Can You Teach an Old Dog New Tricks?


While a nearly 2 month long break from classes and stress was nice, it gave me nothing to do. Like many people, I am still quarantined and currently living on my own. My only companion is my cat, which is nice but a little challenging. While I love playing video games, I couldn’t see myself spending the nearly 90 day winter break doing nothing.

My entire family plays musical instruments. I was blessed with a musical inclination and I grew up playing various instruments, like the French Horn. I always wanted to learn how to play the guitar, but I never understood how people played them or how to go about starting it on my own. Not to mention, buying a guitar is a bit of an investment. After spending a few days perusing my town’s local shop, the shop owner told me that learning the ukulele would be a bit easier, so I decided to buy a cheap one.

Fun fact: There’s 3 different types of ukuleles. The first one is the most well-known and is called a “soprano” ukulele. The next one is a bit bigger, has a fuller sound and is called a “concert” ukulele. This one can hit lower notes and is good for playing a variety of songs. The biggest and lowest sounding ukulele is called a “Tenor” (The Baritone Ukulele is bigger, but the store I was at didn’t sell any of those). This one is closest to sounding like an acoustic guitar and perfect for hitting low notes. I bought the “concert” ukulele because I liked the way it sounded, and I wanted to be able to play many different songs.

Image via PMT Online

Some tips to help make the process of learning the ukulele easier.

1.) Buy a tuner/get a tuning app for a ukulele. They tend to be out of tune a lot due to the flimsiness of the strings, so getting a tuner for will help.

2.) Get an app that teaches you how to learn the basic chords/songs. My favorite app is Chordify, it has demos that shows you how to play any song you want with the chords you need for almost any artist out there (they also have it for guitars too). It does cost money, but it’s worth it.

3.) Purchase a ukulele capo. A capo is an instrumental tool used for guitars and ukulele’s that allow the player to go up (or down) by a chord. It works by pressing down on the fret making the sound higher or lower.

After using apps, playing along to YouTube tutorials and learning basic chords and finger placement, I was able to understand that common chords are played in common songs. For example, a song like “Girls Like You,” the same 4 chords are played repeatedly. The first two weeks of playing the ukulele was hard; I developed callouses on my fingers and if I played for a long time, my fingers would go numb. But the nice thing about the callouses is that after they develop, it hurts less to play.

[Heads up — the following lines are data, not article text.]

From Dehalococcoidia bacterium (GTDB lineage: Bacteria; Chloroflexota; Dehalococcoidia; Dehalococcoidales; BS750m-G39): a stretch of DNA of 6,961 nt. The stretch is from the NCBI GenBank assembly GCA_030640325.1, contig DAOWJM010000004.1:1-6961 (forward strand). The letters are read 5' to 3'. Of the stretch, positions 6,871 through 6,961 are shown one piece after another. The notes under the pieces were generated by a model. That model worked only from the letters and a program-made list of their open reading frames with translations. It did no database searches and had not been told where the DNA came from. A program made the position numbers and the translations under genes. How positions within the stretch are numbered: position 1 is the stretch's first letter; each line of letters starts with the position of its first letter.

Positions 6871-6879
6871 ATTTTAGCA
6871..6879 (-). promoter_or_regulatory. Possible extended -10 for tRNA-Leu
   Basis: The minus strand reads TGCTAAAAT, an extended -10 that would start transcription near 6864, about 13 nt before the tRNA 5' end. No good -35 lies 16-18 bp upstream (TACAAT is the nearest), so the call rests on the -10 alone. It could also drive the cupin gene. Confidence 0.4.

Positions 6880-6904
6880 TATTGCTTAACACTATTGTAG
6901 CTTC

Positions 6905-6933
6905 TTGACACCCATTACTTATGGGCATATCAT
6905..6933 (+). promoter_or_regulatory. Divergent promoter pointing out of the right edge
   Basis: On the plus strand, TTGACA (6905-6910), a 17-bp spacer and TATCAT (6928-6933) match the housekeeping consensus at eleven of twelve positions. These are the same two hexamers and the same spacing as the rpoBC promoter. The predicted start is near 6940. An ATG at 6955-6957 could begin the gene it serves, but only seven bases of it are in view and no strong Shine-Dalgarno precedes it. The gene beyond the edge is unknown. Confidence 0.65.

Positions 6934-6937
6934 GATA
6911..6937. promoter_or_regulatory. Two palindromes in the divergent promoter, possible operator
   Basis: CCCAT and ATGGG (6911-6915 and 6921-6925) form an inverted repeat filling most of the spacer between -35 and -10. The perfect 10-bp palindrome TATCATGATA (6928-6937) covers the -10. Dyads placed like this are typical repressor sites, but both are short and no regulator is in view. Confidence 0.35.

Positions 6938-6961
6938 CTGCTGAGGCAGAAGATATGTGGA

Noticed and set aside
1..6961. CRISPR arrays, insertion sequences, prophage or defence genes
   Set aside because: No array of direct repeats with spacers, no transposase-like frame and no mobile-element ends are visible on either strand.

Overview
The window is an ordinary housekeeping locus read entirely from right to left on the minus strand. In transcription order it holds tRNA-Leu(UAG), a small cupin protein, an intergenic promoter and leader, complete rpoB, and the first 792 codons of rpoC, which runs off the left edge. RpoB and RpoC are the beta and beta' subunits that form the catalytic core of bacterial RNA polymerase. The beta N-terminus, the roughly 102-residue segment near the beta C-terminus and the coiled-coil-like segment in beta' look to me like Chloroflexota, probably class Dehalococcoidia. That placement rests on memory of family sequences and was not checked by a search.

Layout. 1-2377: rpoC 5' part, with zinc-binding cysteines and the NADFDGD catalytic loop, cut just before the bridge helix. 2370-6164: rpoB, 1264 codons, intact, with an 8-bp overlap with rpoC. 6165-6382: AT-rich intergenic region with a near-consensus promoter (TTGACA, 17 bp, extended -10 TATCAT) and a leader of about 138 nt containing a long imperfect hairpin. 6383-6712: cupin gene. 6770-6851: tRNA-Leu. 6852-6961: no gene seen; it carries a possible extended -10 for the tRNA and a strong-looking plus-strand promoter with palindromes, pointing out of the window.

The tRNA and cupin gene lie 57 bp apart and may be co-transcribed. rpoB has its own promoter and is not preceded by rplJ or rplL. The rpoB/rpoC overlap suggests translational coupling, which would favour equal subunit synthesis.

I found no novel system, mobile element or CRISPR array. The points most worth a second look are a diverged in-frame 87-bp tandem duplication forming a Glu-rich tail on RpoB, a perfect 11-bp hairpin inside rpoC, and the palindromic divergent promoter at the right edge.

I guess my prior experience with playing the French Horn in grade school helped with understanding music notes, but with enough time, I was able to learn over 30 songs. I learned about strumming patterns too because strumming down is great but it doesn’t add any “flavor” to the song, so I learned how to incorporate different patterns to spice up the tunes.

I was feeling confident after about a month and half of playing. I still wanted to try the guitar, so I bought one on a whim. I can safely say that learning guitar is significantly harder. For starters, the guitar strings are harder to press down on, not to mention it has 2 extra strings. The chords are different, but the basics are the same when it comes to how a person plays. I can only play 2 songs on the guitar, but the myth that you “can’t teach an old dog new tricks” can definitely be debunked.

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My name is Mariah Olmstead and I'm a Senior at NEC. I transferred to NEC in fall of 2019 and I'm currently a communications major with a concentration in Journalism and Media/Production. Before coming to NEC, I worked for the Walt Disney Company and Universal Studios Orlando as a performer, and before that I was a student at Community College of Vermont. I want to be a travel writer or work for a production/media company once I graduate in the spring. I love Kpop, theatre, and dancing. Most of my editorials are personal stories or related to theme parks, and the Kpop industry. Once I graduate, I plan on teaching English abroad in Korea.
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